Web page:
by cubancigar11 (330) on Sunday November 25 2018, @04:08PM (#766187) Homepage Journal

      Government "subsidising" private companies, isn't that the same as decreasing tax?

    • (Score: 0) by Anonymous Coward on Sunday November 25 2018, @08:03PM

      by Anonymous Coward on Sunday November 25 2018, @08:03PM (#766252)

      "But this is not about consumer devices - this is about big-ticket telecommunications infrastructure equipment." By another AC above.
      Are you just Knee-jerking at Huawei bad Chinese, US government good. These devices are / will be installed and configured by US Telcoms and providers. Of course if you really bothered to look into it you would find that ATT, Version, Sprint, Comcast, Cox etc are all international corporations. Guess that just doesn't fit with your Breitbart, RT, Info Wars programming.

    • (Score: 2) by arslan on Sunday November 25 2018, @09:47PM

      by arslan (3462) on Sunday November 25 2018, @09:47PM (#766288)

      There are cheaper or comparably cheap labor elsewhere in Asia than just China - sure they don't have near as much population as China, but enough to matter for the subject at hand. India is an example. Indonesia is another one, though this one is harder to work with given they are predominantly Muslims which half the U.S. may be allergic to.

  • (Score: 5, Touché) by Gaaark on Sunday November 25 2018, @01:11PM (1 child)

    by Gaaark (41) on Sunday November 25 2018, @01:11PM (#766146) Journal

    Allies ask Washington to drop Windows;

    they say "We're done with this shit...let it die."
    Then Justin Trudeau cried and apologized.

    --
    --- Please remind me if I haven't been civil to you: I'm channeling MDC. ---Gaaark 2.0 ---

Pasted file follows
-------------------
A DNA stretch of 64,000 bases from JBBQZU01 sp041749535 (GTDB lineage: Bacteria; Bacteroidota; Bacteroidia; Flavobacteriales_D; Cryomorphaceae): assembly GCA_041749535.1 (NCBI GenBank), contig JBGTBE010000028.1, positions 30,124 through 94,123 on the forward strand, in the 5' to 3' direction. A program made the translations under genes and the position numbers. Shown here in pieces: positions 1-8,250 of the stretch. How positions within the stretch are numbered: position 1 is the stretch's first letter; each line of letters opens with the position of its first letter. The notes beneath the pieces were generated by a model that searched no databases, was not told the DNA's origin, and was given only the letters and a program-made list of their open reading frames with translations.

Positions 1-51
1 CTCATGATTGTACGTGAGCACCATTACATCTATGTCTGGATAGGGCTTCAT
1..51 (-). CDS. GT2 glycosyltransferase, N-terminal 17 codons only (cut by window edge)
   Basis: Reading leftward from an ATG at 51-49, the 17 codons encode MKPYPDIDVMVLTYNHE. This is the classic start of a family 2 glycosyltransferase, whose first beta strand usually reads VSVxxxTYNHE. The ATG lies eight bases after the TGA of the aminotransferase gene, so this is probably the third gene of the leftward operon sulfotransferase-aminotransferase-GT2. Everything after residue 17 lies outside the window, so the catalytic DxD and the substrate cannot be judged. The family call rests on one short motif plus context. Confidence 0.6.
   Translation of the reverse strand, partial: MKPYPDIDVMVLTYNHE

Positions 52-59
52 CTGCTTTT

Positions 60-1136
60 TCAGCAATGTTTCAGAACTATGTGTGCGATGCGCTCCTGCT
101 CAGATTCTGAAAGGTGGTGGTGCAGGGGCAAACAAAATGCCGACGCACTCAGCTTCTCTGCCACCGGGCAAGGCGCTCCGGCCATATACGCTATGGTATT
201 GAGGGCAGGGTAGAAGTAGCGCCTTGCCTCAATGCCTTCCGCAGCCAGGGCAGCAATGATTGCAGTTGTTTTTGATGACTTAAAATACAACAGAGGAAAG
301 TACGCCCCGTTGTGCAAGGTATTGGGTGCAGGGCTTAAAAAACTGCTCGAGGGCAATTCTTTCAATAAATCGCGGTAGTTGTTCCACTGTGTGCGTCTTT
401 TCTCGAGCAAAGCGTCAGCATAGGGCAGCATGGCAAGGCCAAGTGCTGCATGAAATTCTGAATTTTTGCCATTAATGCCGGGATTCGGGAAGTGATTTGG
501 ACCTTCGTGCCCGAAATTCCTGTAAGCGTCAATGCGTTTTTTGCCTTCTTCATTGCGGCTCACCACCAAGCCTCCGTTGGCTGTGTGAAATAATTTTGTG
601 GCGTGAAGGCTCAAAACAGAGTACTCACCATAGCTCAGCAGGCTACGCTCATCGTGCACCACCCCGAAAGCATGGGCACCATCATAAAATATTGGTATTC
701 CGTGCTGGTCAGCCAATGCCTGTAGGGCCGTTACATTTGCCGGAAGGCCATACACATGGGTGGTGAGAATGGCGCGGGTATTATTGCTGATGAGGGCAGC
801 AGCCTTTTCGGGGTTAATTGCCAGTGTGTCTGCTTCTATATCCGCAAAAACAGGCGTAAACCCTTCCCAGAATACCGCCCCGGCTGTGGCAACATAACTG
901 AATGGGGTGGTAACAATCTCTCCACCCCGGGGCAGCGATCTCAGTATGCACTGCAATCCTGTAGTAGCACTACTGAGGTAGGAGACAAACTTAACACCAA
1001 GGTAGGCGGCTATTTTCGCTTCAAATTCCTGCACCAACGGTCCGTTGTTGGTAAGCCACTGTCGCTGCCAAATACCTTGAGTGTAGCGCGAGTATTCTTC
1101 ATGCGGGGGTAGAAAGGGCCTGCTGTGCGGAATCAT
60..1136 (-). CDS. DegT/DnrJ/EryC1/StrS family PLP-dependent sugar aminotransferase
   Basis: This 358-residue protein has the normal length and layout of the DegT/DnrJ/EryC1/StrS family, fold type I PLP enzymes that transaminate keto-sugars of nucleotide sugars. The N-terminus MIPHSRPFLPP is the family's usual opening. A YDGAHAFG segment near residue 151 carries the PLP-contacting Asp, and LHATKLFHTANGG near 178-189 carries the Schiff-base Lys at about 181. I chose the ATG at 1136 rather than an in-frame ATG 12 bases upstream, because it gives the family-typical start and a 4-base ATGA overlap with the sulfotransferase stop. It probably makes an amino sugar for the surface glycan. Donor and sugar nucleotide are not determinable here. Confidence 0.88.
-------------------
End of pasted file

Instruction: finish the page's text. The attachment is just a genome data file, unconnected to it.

• (Score: 2, Funny) by Anonymous Coward on Sunday November 25 2018, @09:54PM

      by Anonymous Coward on Sunday November 25 2018, @09:54PM (#766291)

      At least Canada is progressive enough to have a lesbian prime minister.

  • (Score: 2, Interesting) by linkdude64 on Sunday November 25 2018, @08:25PM (3 children)

    by linkdude64 (5482) on Sunday November 25 2018, @08:25PM (#766260)

    That's it. "Good vs evil" sure, if you want to argue against a straw man. This is asking the question, "Is there a lesser of two evils, here?" and if you have any sense in your head, you will admit that the US is indeed the lesser of two evils.

    • (Score: 0) by Anonymous Coward on Monday November 26 2018, @03:20AM (1 child)

      by Anonymous Coward on Monday November 26 2018, @03:20AM (#766358)

      ...the US is indeed the lesser of two evils.

      So you still choose an evil...

      • (Score: 2) by Freeman on Monday November 26 2018, @05:21PM

        by Freeman (732) on Monday November 26 2018, @05:21PM (#766507) Journal

        Sometimes, there's no other choice. Plus, choosing the lesser of two evils is a good management skill. I mean, even the Avengers would team up with Loki for the good of the Universe.

        --
        Joshua 1:9 "Be strong and of a good courage; be not afraid, neither be thou dismayed: for the Lord thy God is with thee"
    • (Score: 4, Informative) by dry on Monday November 26 2018, @06:38AM

      by dry (223) on Monday November 26 2018, @06:38AM (#766382) Journal

      The US is a lot closer to my home. The US has repeatedly shown how quick it'll throw its allies and neighbours under the bus. China at least are consistent in their evilness, and are fairly honest about it.
      Shit, this article is a good example, is the American government trying to prop up its industry, or is just mad at not having back doors in a rivals hardware and figures that since the land of the free would backdoor equipment, the evil Chinese must be doing it. Or perhaps the American President needs a loan or his daughter more Chinese trademarks.
      I'd assume if they had proof, we'd be hearing about it

(1)